Death’s Disparities.

Illustration: Andrew Zbihlyj
Illustration: Andrew Zbihlyj

I have a new piece in the Summer/Autumn issue of Harvard Divinity Bulletin called “Death in America,” in which I examine the inequalities inherent in our current end of life care. Here’s an excerpt (in which I quote the amazing domestic workers’ rights advocate, Ai-Jen Poo):

Domestic work, whether it is tending children, caring for elders, or performing household tasks, has always been seen as women’s work, and therefore as less worthy of pay and regulation than types of work that take place outside the home. “Often these individual employment arrangements involve no written contracts, and neither the employer/client nor the worker has clarity around hours, safety standards, responsibilities, and rights,” Ai-Jen Poo, co-founder of Domestic Workers United, writes in The Age of Dignity. “In fact, many individual employers don’t consider themselves formal employers at all—they just think of themselves as paying for ‘a little help.’ ” In Evelyn’s case, that diminished view of Maria’s employment is compounded by prejudices that are common to her socioeconomic class. Maria and those like her are invisible, their lives unseen, their labor undervalued, their stories unheard.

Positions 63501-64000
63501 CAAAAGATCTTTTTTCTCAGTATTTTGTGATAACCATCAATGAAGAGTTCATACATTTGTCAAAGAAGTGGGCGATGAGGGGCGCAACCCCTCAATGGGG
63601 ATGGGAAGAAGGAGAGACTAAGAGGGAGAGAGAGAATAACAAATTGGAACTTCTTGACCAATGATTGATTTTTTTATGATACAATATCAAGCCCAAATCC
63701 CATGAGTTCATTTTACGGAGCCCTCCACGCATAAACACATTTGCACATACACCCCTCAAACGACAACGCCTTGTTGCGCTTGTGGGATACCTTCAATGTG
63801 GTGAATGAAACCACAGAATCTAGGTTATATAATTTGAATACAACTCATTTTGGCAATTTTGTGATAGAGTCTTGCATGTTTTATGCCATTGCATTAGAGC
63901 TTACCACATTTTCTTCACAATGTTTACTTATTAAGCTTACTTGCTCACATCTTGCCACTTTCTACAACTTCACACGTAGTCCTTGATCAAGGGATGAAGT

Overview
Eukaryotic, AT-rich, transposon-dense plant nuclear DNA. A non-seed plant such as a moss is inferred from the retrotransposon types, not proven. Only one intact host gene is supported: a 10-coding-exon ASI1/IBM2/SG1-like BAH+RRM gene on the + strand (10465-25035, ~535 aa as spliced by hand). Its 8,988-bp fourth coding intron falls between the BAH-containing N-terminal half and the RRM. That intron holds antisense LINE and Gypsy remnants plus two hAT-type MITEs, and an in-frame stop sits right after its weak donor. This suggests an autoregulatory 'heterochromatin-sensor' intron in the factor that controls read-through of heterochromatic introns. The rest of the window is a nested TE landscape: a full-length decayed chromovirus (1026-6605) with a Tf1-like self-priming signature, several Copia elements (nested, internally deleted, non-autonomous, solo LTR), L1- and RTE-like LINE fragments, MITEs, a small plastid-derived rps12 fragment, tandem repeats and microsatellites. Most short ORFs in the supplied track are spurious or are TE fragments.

Why does Maria not protest? Ask for a raise? Refuse to work long, inconsistent hours? Why doesn’t she quit? In part, she is professional enough in her skills to recognize that dying patients are struggling with all kinds of loss that can sometimes be enacted on those around them. At the same time, she can little afford to push back.

“I’m scared. I don’t want to say something and get in trouble,” Maria confides to me. She desperately wants to keep her job. Like many domestic care workers, she is not a legal citizen. Poo writes that one-quarter of all domestic caregivers were born outside the United States, and 50 percent of this group are undocumented. When Maria began working with Evelyn, she was paid $13 an hour in cash. Four years later she is paid the same amount but by check, an arrangement that she worries will get her in another kind of trouble.

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